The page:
ENG 677

Studies in Modern Literature

Robert Casillo 

Section 41, Mon., 9:30-12:00  

This course introduces the student to some major modern poets and traditions.  Rather than confining itself to the twentieth century, it will show the relation of modern poetry to a number of poetic themes, ideas, values, and tendencies already evident in the Romantic and Victorian periods in England as well as in America and on the Continent.  These will include the cult of Nature and its gradual neutralization (Wordsworth, Hopkins, Hardy); the rejection of Nature for the primacy of the imagination (Yeats, Stevens); metrical and rhythmical innovation away from the iambic pentameter (Whitman, Hopkins, Hardy, Pound, Lawrence); the search for a sophisticated, technical, ironic, and truly modern as opposed to "poetic" diction (Hopkins, Hardy, Laforgue, Eliot, Pound, Stevens); the reliance on common speech to introduce texture, tonal complexity, and metrical and rhythmical tension into verse (Whitman, Frost, Pound); the turn towards mythologies personal or extrapersonal (Yeats, Pound, Eliot, Crane, Stevens; the centrality of the dramatic monologue and its formal permutations from Browning onward (Eliot, Pound); the increasing reliance on external objects and landscape to objectify inward states (Tennyson, Yeats, Hardy, Eliot, and Pound); the overall drive toward a poetry of sensation and images rather than abstraction, of verbs rather than nouns.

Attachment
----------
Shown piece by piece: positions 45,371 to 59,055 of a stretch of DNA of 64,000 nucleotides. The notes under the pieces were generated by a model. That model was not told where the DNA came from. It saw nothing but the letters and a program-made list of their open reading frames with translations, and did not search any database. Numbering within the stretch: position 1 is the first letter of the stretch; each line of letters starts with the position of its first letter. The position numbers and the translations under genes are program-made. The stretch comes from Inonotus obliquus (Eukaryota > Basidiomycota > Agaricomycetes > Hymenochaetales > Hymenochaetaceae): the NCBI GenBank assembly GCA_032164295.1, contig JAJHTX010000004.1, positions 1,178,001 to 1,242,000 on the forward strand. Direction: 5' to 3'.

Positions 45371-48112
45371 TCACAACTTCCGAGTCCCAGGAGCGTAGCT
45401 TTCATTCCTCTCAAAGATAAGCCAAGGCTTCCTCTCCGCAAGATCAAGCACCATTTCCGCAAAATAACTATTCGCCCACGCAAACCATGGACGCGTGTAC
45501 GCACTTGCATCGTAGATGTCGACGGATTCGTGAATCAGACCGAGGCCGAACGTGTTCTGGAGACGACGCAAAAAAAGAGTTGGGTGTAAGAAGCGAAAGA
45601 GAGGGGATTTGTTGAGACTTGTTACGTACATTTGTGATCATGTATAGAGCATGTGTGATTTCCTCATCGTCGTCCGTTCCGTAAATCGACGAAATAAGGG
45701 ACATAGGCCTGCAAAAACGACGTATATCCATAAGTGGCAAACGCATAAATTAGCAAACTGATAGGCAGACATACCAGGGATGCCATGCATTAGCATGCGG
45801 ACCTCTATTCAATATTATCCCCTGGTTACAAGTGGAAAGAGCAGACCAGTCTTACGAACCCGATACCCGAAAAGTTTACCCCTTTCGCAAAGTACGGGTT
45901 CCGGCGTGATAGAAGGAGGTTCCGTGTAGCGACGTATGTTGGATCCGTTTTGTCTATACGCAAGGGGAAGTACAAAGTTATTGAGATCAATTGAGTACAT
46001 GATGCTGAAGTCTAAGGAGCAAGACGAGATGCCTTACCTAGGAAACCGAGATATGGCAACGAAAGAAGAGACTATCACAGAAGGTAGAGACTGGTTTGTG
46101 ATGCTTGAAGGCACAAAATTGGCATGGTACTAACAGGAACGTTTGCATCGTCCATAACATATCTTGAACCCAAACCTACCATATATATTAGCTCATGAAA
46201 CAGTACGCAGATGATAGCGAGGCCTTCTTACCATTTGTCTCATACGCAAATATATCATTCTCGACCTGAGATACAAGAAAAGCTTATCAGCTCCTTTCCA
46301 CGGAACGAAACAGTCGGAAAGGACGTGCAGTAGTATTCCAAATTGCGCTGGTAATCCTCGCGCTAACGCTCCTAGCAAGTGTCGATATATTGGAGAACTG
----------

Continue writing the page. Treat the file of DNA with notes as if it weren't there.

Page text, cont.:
ENG 681

Introduction to Literary Theory

Tim Watson

Section 1K, Mon., 6:25-8:55  

This class is a survey of some recent developments in contemporary literary and cultural theory. Topics to be covered include the new formalism; surface and distant reading and the turn to “description” over interpretation; digital humanities; world literature; ecocriticism; ethnic literary studies; queer theory; and critical university studies. Theorists and critics may include: Rita Felski, Caroline Levine, Stephen Best and Sharon Marcus, Bruno Latour, Rob Nixon, Saidiya Hartman, Christina Sharpe, Christopher Newfield, Jack Halberstam, and others. At least one reading each week during the first nine weeks of the semester will be selected by students; the final three class sessions are deliberately left open for now, and we will work collectively to determine the best use of our time and attention during those three weeks.


Each week, one student will be responsible for assigning one additional article/book chapter/excerpt to our weekly reading and then for briefly introducing and presenting their chosen reading.